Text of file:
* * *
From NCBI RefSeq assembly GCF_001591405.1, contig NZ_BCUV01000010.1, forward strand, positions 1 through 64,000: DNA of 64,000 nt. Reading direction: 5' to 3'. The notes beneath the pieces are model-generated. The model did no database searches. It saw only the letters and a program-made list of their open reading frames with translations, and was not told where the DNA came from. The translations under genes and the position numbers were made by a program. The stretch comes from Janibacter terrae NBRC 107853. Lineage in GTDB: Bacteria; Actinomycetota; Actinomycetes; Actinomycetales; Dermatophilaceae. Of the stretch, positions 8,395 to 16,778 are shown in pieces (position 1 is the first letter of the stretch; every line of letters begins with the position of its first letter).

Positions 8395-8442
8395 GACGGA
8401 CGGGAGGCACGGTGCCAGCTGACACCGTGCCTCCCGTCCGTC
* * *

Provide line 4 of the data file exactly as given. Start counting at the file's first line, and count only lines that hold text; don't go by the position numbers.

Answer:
8401 CGGGAGGCACGGTGCCAGCTGACACCGTGCCTCCCGTCCGTC